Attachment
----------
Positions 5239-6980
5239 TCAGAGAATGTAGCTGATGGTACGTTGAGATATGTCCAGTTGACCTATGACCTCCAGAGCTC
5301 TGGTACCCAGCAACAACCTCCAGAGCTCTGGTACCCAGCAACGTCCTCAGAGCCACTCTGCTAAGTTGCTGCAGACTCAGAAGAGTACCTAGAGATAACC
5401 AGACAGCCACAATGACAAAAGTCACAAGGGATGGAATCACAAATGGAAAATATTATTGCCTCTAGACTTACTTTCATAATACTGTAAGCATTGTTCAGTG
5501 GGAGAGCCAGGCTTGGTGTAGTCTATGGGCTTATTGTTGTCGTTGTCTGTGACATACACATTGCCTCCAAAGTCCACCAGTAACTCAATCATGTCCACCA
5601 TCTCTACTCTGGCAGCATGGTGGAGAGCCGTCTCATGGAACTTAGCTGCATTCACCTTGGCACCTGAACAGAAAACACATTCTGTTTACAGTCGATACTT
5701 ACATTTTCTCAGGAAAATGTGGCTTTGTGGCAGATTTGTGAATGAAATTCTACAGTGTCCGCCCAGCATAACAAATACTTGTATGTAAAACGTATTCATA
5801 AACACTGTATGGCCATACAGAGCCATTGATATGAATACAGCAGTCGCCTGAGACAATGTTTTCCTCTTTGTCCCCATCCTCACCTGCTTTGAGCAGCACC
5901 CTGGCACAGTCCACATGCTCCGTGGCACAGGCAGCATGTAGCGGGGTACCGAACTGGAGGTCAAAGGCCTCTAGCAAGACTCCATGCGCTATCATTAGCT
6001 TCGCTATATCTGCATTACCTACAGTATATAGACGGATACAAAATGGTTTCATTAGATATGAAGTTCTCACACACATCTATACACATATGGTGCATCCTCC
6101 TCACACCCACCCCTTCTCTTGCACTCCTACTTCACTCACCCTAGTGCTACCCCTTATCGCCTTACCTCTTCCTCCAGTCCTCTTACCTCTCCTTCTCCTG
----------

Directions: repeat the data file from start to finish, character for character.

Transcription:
Positions 5239-6980
5239 TCAGAGAATGTAGCTGATGGTACGTTGAGATATGTCCAGTTGACCTATGACCTCCAGAGCTC
5301 TGGTACCCAGCAACAACCTCCAGAGCTCTGGTACCCAGCAACGTCCTCAGAGCCACTCTGCTAAGTTGCTGCAGACTCAGAAGAGTACCTAGAGATAACC
5401 AGACAGCCACAATGACAAAAGTCACAAGGGATGGAATCACAAATGGAAAATATTATTGCCTCTAGACTTACTTTCATAATACTGTAAGCATTGTTCAGTG
5501 GGAGAGCCAGGCTTGGTGTAGTCTATGGGCTTATTGTTGTCGTTGTCTGTGACATACACATTGCCTCCAAAGTCCACCAGTAACTCAATCATGTCCACCA
5601 TCTCTACTCTGGCAGCATGGTGGAGAGCCGTCTCATGGAACTTAGCTGCATTCACCTTGGCACCTGAACAGAAAACACATTCTGTTTACAGTCGATACTT
5701 ACATTTTCTCAGGAAAATGTGGCTTTGTGGCAGATTTGTGAATGAAATTCTACAGTGTCCGCCCAGCATAACAAATACTTGTATGTAAAACGTATTCATA
5801 AACACTGTATGGCCATACAGAGCCATTGATATGAATACAGCAGTCGCCTGAGACAATGTTTTCCTCTTTGTCCCCATCCTCACCTGCTTTGAGCAGCACC
5901 CTGGCACAGTCCACATGCTCCGTGGCACAGGCAGCATGTAGCGGGGTACCGAACTGGAGGTCAAAGGCCTCTAGCAAGACTCCATGCGCTATCATTAGCT
6001 TCGCTATATCTGCATTACCTACAGTATATAGACGGATACAAAATGGTTTCATTAGATATGAAGTTCTCACACACATCTATACACATATGGTGCATCCTCC
6101 TCACACCCACCCCTTCTCTTGCACTCCTACTTCACTCACCCTAGTGCTACCCCTTATCGCCTTACCTCTTCCTCCAGTCCTCTTACCTCTCCTTCTCCTG